Unless the teacher starts showing some interest in what my daughter can actually read, rather than whether or not she's reading CVC words then the school and I will never be working in partnership, we will simply be tolerating each other while doing completely different things. I'm happy to entertain anything that they do unless my daughter complains. If she does that then there's clearly a chance of conflict. But at the moment the school and our family are simply growing apart, and that's a shame because it's only week 6!
Just put down the fact that you read the book together. The reading record book isn't that important. It won't go on her CV. I think you are making problems out of nothing. You've decided to teach your daughter to read at home. So of course the at-school process of learning to read is a bit of an irrelevance for her. That's fine, since she appears to be making reading progress with no problems. But given that everything is fine, why should you expect the school to have any huge concern with that decision of yours? Just think about all the other many things the school is offering her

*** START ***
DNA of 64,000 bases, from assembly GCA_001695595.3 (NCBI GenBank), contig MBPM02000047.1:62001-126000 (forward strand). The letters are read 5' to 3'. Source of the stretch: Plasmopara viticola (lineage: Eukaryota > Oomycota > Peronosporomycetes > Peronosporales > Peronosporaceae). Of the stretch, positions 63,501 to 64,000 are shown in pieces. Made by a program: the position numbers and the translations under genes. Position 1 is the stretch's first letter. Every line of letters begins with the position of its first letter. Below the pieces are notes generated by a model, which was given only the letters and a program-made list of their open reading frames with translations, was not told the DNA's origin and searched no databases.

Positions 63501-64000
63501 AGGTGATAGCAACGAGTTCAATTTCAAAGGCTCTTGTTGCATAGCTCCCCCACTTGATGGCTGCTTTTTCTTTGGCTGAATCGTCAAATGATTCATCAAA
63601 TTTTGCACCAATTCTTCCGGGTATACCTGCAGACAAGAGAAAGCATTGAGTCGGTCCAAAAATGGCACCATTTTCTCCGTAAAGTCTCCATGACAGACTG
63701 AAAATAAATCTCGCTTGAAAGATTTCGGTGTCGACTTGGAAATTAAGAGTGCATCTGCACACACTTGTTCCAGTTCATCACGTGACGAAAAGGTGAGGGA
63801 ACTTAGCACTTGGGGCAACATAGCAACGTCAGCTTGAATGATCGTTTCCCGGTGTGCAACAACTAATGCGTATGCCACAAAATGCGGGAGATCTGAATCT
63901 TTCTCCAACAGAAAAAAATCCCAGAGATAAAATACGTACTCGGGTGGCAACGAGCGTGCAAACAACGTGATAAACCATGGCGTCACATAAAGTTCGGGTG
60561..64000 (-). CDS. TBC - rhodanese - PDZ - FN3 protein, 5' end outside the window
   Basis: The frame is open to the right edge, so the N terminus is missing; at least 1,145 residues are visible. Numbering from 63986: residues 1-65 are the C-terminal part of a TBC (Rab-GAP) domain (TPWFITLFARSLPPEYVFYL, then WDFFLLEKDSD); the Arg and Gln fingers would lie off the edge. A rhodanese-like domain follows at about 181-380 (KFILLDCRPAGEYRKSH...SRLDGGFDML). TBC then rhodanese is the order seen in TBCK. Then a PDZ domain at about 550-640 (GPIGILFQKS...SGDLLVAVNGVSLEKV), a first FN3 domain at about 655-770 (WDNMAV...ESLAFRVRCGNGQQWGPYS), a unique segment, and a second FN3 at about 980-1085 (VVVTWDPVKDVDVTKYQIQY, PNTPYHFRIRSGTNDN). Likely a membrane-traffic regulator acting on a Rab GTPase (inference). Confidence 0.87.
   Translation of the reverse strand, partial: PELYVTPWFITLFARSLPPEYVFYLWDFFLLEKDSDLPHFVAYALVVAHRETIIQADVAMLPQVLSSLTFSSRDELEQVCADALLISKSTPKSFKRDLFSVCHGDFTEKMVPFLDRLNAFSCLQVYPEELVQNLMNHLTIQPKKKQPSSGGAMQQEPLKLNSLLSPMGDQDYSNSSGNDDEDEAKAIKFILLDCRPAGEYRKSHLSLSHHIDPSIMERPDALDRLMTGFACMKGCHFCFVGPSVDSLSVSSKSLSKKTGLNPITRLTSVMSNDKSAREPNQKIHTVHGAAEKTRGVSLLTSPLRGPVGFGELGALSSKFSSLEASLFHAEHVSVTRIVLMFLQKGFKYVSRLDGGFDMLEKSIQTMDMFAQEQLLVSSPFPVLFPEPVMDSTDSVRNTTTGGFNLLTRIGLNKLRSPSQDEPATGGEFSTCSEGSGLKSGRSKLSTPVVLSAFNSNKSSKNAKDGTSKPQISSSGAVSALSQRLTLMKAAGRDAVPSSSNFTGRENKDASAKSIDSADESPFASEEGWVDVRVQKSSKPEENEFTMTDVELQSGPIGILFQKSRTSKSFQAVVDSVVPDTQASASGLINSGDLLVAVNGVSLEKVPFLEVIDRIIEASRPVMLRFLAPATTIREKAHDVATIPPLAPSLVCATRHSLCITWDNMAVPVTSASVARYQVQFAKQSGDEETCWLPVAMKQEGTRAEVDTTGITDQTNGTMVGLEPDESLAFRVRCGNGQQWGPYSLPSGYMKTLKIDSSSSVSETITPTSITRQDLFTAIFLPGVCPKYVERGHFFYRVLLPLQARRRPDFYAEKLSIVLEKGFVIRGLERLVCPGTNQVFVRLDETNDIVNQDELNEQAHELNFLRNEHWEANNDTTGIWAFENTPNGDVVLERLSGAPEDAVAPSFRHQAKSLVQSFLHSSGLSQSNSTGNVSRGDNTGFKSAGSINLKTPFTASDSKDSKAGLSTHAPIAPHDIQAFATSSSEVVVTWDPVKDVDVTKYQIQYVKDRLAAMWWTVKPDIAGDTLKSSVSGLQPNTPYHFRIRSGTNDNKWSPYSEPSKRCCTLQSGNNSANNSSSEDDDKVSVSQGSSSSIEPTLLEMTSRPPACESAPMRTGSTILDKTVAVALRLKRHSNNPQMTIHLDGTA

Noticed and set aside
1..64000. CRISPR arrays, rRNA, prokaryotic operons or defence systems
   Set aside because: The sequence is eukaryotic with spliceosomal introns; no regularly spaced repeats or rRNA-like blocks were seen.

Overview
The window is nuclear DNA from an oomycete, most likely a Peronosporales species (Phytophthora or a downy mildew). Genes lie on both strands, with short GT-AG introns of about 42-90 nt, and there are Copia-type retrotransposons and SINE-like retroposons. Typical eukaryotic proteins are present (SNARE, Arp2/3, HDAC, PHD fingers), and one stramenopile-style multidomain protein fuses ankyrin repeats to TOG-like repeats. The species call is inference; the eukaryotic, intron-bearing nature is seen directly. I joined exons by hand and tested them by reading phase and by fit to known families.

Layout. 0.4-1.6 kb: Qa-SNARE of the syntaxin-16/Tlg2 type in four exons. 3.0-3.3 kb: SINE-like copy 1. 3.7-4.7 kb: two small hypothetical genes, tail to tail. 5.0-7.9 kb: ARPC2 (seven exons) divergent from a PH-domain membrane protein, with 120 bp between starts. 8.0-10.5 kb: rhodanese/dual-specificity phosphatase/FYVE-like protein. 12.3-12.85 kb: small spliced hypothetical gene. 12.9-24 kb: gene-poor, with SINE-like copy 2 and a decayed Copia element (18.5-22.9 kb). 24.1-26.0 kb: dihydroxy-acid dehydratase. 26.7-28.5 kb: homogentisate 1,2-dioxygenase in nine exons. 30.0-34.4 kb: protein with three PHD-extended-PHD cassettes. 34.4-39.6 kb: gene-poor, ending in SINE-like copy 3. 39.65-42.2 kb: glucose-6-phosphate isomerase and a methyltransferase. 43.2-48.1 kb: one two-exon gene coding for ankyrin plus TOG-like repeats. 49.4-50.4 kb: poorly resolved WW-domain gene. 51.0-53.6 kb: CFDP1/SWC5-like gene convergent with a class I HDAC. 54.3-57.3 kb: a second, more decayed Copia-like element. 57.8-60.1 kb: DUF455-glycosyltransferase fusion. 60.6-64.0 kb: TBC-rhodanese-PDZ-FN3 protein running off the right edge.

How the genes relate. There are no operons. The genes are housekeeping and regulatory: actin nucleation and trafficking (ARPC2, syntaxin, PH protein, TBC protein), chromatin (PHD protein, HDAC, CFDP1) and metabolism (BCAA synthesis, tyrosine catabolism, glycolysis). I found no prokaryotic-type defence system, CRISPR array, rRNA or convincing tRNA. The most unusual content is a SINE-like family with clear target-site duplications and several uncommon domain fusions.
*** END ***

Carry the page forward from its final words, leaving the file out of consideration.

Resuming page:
She's been in school, what, six weeks?
i wouldn't write the school off just yet.
but learnandsay, school is so much more than reading. Don't let arrogance over one aspect of her schooling affect the next seven years of her life.
I suspect they're at least more interested in her reading than my own primary was, many years ago. It was news to them, when I was 6, that I could read at all (because I was very shy, so shortsighted I couldn't see the blackboard, and didn't realise that 'read this' meant read the book out loud ).
"She's been in school, what, six weeks?
i wouldn't write the school off just yet. "
Especially as they have said they are going to assess reading after half term. Some reception classes don't even offer any books before Christmas!
I think you need to give them a chance!
No guys, don't get me wrong. The school is uber fantastic, one of the best (if not the best) in the area. (Don't confuse this school with the one I used to write about when I first joined mumsnet.) That was our catchment school, which wasn't anything like as good.)
No, my problem is only about simple books. And the problem is really my own. My daughter loves simple books. It's just me who doesn't like them.